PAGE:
It gets stranger still. For most of my journey, someone else was with me. A woman. She was young, and I remember what she looked like in complete detail. She had high cheekbones and deep-blue eyes. Golden brown tresses framed her lovely face. When first I saw her, we were riding along together on an intricately patterned surface, which after a moment I recognized as the wing of a butterfly. In fact, millions of butterflies were all around us—vast fluttering waves of them, dipping down into the woods and coming back up around us again. It was a river of life and color, moving through the air. The woman’s outfit was simple, like a peasant’s, but its colors—powder blue, indigo, and pastel orange-peach—had the same overwhelming, super-vivid aliveness that everything else had. She looked at me with a look that, if you saw it for five seconds, would make your whole life up to that point worth living, no matter what had happened in it so far. It was not a romantic look. It was not a look of friendship. It was a look that was somehow beyond all these, beyond all the different compartments of love we have down here on earth. It was something higher, holding all those other kinds of love within itself while at the same time being much bigger than all of them.
Sorry- he and a lady were flying in the wings of a butterfly?
This is a vision of the afterlife which chimes in well with modern thought. The pink fluffly clouds. All nice, and sweet.
We hear this in the modern world's comments about death:
She's gone to a better place.
He is at peace.
She is now with her late husband forever.
And you will probably want to put your fingers down your throat with this one:
Diana, Princess of Wales died because God wanted another angel
Though, to be honest, it really grates whenever anyone young dies, there will be the mawkish newspaper article mentioning that grieving relatives have explained that "Mummy has gone to be an angel in Heaven" etc. accompanied by how at the local Anglican church prayers will have been said for whoever dies.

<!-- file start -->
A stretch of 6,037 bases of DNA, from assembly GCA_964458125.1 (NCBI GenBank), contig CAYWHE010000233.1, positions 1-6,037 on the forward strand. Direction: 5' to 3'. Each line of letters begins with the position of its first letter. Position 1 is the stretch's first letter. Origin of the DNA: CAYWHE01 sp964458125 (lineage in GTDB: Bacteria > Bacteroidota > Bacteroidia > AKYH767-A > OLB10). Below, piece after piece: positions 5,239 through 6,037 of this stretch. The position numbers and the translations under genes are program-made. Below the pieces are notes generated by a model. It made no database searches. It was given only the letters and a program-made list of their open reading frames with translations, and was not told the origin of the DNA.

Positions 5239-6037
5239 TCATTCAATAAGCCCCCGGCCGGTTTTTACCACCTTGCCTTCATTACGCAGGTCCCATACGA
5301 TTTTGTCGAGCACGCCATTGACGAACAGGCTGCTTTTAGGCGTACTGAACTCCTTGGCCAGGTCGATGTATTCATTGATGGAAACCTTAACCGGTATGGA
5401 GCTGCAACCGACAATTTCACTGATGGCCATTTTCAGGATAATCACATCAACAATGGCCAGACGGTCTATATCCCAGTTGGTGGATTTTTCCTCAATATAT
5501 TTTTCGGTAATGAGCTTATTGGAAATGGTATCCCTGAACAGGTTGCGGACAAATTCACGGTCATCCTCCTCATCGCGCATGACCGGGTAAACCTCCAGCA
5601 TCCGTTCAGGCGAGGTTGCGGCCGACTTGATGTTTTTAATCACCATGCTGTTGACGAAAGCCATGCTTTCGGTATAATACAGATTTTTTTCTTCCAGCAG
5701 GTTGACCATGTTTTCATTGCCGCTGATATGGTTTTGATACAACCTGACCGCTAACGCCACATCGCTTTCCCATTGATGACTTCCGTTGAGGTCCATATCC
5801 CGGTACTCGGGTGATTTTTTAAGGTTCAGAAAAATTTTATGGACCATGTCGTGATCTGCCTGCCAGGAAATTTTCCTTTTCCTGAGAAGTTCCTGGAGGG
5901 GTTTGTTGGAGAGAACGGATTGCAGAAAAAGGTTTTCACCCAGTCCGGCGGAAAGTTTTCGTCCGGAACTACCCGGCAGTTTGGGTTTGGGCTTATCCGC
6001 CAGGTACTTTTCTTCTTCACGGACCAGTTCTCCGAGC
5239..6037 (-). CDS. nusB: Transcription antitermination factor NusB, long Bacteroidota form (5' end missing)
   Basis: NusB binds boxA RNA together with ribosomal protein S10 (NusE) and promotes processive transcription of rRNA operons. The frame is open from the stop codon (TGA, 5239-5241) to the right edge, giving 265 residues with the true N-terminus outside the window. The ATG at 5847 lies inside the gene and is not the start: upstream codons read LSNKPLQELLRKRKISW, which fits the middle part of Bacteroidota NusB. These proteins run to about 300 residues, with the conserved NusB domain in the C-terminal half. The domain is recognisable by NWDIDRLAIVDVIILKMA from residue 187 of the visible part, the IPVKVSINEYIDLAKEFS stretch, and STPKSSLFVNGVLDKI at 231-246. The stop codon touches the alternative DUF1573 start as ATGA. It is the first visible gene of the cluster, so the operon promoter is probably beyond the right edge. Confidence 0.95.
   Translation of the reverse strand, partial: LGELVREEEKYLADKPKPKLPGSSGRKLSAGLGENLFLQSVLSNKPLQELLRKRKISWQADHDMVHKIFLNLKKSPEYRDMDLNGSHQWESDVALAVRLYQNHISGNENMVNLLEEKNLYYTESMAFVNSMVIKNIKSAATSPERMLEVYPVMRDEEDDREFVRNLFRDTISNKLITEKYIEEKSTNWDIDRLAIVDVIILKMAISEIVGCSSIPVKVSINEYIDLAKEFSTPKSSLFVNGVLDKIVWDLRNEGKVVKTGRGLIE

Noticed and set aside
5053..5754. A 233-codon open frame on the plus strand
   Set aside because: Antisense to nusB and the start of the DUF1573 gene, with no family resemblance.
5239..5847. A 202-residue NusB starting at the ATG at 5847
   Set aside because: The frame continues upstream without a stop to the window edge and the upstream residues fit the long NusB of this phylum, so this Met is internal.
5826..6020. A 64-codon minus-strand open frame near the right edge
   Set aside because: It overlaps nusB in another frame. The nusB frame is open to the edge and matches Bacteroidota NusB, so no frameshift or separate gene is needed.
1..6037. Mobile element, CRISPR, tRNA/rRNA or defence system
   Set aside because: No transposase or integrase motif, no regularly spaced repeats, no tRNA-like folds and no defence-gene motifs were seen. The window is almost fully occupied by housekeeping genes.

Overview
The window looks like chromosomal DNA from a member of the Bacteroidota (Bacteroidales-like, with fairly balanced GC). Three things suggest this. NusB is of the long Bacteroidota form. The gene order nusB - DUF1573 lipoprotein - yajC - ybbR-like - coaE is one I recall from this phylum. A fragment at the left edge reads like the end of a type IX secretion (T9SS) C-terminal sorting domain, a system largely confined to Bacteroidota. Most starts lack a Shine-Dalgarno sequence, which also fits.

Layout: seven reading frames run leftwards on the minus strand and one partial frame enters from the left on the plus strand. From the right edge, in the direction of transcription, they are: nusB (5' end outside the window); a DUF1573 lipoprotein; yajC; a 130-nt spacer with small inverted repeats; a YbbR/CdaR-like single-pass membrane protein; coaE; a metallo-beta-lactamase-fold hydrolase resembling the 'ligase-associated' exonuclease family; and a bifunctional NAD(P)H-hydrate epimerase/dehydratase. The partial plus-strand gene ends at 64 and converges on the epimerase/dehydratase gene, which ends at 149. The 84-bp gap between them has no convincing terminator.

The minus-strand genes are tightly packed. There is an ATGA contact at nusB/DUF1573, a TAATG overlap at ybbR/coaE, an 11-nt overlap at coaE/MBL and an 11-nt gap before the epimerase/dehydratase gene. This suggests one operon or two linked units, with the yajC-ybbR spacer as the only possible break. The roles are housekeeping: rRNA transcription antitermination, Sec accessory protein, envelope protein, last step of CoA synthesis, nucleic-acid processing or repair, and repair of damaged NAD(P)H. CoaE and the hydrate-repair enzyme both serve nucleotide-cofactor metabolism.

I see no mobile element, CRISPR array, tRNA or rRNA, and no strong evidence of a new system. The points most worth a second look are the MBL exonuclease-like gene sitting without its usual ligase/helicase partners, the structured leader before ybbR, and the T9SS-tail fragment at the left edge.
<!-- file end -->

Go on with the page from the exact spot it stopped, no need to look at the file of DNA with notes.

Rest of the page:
That is poor theology, and the Church shouldn't go along with it. No, it's not being harsh - we help no-one by playing along with mawkish views of the afterlife.
Walk around any graveyard and look at the inscriptions. Paul told the Thessalonians that they should not grieve like those without hope (I Thess 4:13), but what we see in modern graveyards is not relatives with no hope, but with a false hope. The hope that everyone- apart from the occasional Hitler or Stalin- makes it there.
In the Bible, it is clear that all will be judged and those whose names are not in the Book of Life (Rev 20:15)- later called the Lamb's (i.e. Jesus') Book of Life (Rev 21:27) are not there (keep Revelation 21 open, as we come back to this later).
The mawkishness about death, so that any person who dies young "becomes an Angel in Heaven" is not Biblical.
Angels. No place in modern feelology for the ones with flaming swords (Gen 3:24), or one who fights (Isa 37:29). No place for "macho angels". No concept of angels ministering for the Church (Heb 1:14). No, modern angels' main task is to spread a little soppiness.
What is our hope? Is it to go to a place where we ride with ladies on the wings of butterflies?
What is missing from Alexander's vision? No God. No Jesus. No judgement.
This is not a vision we should be jumping up and down over and claiming "scientific proof of heaven".
But is our hope Heaven? A sort of pie-in-the-sky-when-we-die?
Paul gives the Corinthians teaching about our future resurrection (I Cor 15). But there is more. Revelation 21 talks about the new Heaven and the new Earth. It's about a new creation (II Cor 5:17).
Let's not shortchange people by offering them a future of flying on butterfly's wings. Let's instead proclaim the Biblical teaching about life beyond death.